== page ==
A referendum on a proposed constitutional amendment to lower the voting age from 20 to 18 is to be held in conjunction with the local elections on Nov. 26, the Central Election Commission said on Friday.
To amend the Constitution, legislators must first pass a proposed amendment with at least three-fourths of all lawmakers present for the vote supporting the measure. Voters must then endorse it in a national referendum.
On March 25, the 113-seat Legislative Yuan voted 109-0 in favor of the revision. The referendum would require the support of at least half of all eligible voters to pass.
Photo: Liao Chen-huei, Taipei Times
The commission defended holding the referendum on the same day as the local elections, saying that as the proposed amendment reflects a high degree of consensus from the ruling and opposition parties in the Legislative Yuan, the choice of referendum date “should take into consideration the effect of civic participation in constitutional reform.”
It also said that the local elections would not detract from the constitutional amendment or confuse voters about its meaning.
Voters would receive a maximum of five election ballots and one referendum ballot, it added.
The commission also said that the day of the local elections would be a public holiday, making it more convenient for businesses to organize shifts for their workers so they can vote, while combining the two votes would prevent people from gathering twice amid the COVID-19 pandemic.
The commission had to defend its position because the Democratic Progressive Party (DPP) government has decoupled referendums from national elections.
The DPP successfully campaigned late last year to oppose a referendum that would have overturned an amendment to the Referendum Act (公民投票法) its lawmakers passed in June 2019 to separate referendums and elections.
Referendums on constitutional amendments are not subject to the act, and the threshold requiring the approval of 50 percent of eligible voters is double the approval required in normal referendums.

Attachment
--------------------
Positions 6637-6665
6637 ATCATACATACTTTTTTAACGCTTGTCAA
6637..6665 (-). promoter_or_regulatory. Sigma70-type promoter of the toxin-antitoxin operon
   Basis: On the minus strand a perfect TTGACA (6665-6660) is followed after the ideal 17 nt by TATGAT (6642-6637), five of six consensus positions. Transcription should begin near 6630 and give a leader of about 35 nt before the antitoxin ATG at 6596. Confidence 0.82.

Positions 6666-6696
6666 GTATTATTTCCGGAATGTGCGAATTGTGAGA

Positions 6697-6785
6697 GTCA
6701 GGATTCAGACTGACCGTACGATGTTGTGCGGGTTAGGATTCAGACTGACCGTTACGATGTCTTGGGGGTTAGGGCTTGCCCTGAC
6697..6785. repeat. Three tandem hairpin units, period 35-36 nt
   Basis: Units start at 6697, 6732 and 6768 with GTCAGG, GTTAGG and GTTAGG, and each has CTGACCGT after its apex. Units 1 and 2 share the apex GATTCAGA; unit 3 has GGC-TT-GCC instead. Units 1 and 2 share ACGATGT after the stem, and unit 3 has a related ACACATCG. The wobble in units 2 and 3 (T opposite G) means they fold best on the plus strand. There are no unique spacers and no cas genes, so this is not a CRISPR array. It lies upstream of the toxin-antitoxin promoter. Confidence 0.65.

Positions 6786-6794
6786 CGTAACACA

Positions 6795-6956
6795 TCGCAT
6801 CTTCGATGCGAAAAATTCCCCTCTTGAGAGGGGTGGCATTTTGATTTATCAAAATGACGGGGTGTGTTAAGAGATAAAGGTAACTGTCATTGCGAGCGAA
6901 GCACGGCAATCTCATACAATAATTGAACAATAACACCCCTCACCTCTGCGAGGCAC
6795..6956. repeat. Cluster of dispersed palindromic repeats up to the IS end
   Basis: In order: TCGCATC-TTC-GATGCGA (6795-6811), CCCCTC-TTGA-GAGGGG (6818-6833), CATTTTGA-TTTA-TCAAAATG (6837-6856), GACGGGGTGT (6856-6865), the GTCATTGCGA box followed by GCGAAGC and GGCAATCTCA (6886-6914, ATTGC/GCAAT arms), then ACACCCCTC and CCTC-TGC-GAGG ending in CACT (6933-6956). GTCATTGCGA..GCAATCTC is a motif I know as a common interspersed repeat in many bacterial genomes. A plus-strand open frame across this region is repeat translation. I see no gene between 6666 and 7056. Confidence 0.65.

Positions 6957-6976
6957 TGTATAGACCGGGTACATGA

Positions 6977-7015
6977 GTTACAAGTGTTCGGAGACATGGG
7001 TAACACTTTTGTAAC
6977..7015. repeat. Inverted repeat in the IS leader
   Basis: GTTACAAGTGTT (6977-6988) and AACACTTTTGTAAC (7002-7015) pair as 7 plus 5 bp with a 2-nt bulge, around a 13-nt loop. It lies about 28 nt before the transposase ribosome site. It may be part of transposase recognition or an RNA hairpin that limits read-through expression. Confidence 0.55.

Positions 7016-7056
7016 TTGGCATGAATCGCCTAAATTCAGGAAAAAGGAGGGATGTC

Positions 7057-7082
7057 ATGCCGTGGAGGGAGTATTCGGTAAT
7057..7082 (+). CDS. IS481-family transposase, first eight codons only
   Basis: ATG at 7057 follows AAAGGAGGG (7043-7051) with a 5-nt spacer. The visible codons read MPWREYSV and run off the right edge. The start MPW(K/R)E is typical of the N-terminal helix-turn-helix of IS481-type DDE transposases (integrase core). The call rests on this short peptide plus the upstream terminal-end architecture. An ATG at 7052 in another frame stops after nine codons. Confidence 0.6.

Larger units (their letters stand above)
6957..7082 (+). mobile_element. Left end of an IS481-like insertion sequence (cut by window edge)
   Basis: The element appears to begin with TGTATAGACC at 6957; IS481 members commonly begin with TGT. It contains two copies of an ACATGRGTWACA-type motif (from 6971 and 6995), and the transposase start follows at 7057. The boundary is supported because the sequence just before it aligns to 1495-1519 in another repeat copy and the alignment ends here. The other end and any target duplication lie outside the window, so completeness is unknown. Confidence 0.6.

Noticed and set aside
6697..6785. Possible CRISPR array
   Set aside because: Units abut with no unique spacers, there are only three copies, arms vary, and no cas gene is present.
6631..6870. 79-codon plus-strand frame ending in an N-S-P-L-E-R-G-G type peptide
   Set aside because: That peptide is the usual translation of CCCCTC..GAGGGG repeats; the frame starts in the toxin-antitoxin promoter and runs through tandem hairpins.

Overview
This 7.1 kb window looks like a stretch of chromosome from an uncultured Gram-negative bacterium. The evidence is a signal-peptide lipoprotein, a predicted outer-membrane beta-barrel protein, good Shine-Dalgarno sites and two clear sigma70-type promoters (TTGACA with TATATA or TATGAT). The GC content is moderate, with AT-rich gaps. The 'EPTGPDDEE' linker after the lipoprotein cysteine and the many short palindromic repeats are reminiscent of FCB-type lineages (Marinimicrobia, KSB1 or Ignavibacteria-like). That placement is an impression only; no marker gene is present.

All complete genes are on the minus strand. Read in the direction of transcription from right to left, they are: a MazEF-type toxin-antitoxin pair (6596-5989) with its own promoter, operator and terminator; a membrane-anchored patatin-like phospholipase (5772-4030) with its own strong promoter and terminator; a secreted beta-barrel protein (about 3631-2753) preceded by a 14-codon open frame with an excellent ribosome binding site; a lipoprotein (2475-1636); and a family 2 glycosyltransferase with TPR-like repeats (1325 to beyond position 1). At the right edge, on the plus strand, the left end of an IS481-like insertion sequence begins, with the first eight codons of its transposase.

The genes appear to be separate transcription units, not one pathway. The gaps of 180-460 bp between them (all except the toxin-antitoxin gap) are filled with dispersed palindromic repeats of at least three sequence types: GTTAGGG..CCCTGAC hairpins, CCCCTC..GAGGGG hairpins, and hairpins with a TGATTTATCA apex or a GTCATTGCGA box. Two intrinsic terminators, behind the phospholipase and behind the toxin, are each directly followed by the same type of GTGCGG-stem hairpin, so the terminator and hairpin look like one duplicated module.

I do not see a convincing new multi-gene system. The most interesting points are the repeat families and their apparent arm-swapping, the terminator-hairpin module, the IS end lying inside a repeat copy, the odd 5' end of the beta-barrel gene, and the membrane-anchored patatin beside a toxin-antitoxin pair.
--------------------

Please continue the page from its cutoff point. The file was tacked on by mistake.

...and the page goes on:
Civic groups cited the high threshold when supporting the plan to hold the referendum on the voting age on the same day as the local elections.
The Chinese Nationalist Party (KMT) on Friday said it respected the commission’s decision, but called on the DPP “to re-examine its use of double-standards.”
The KMT consistently called for referendums to be held concurrently with elections during the referendums last year, which the DPP opposes, KMT Chairman Eric Chu (朱立倫) said yesterday.
“If the DPP had any sense of shame, it would publicly announce that it is wrong and the KMT is right,” he said, adding that his party also firmly supports absentee ballot voting, which the DPP does not.
Additional reporting by Shih Hsiao-kuang
Liya Chu (朱如茵), whose parents are New York-based Taiwanese restaurateurs, has been crowned the champion of US television cooking competition MasterChef Junior, after wowing the judges, including celebrity chef Gordon Ramsay, with a feast of fusion cuisine. In the finale of the show’s eighth season, broadcast on Thursday, Chu walked away with US$100,000 after serving a spread of spiced duck breast with scallion pancakes and miso eggplant, followed by coconut pandan panna cotta with a passion fruit coulis and sesame tuille. Chu, who was 10 years old at the time of filming three years ago, faced off against then-11-year-old Grayson Price from
A university student has gained the spotlight for an interactive map he designed detailing all of China’s military bases and installations throughout the Indo-Pacific region. Soochow University music student Joseph Wen (溫約瑟), who calls himself an amateur military enthusiast, said he created the map to “help people better understand the cross-strait situation.” Wen originally posted the map online on June 14 last year, but it gained greater attention after he mentioned it during an appearance on a China Television talk show. On the show, Wen said he had gathered information on the locations from publicly available Web sites, as
GLOBAL STRATEGY: Indo-Pacific alliances need reinforcement to prevent Chinese occupation of Taiwan, which would threaten Japan, Hawaii and Australia, Pompeo said The US should officially recognize Taiwan as a free, independent nation and establish official diplomatic ties, former US secretary of state Mike Pompeo told an event at the Hudson Institute in Washington on Friday. Every US president since Harry Truman has considered Taiwan’s existence to be of utmost importance to US national security, Pompeo said. Taiwan is a principal US partner in technology and economic matters, and if China were to capture Taiwan’s semiconductor supply chain, it would severely hamper the US economy, Pompeo said. Should China occupy Taiwan, it would severely weaken US influence in the Indo-Pacific region and its surrounding areas,
Opening-day ticket sales for a horror exhibition at the Tainan Art Museum were suspended twice on Saturday as the show attracted too many visitors. Titled “Ghosts and Hells: The Underworld in Asian art,” the exhibition runs until Oct. 16. It is the local version of a show that debuted at the Musee du quai Branly-Jacques Chirac in Paris. It was planned and curated by Julien Rousseau. The Tainan museum said that within an hour of its doors opening, more than 1,000 people had entered the exhibition. By noon, 3,000 physical and virtual tickets had been sold, while the museum had more than 4,000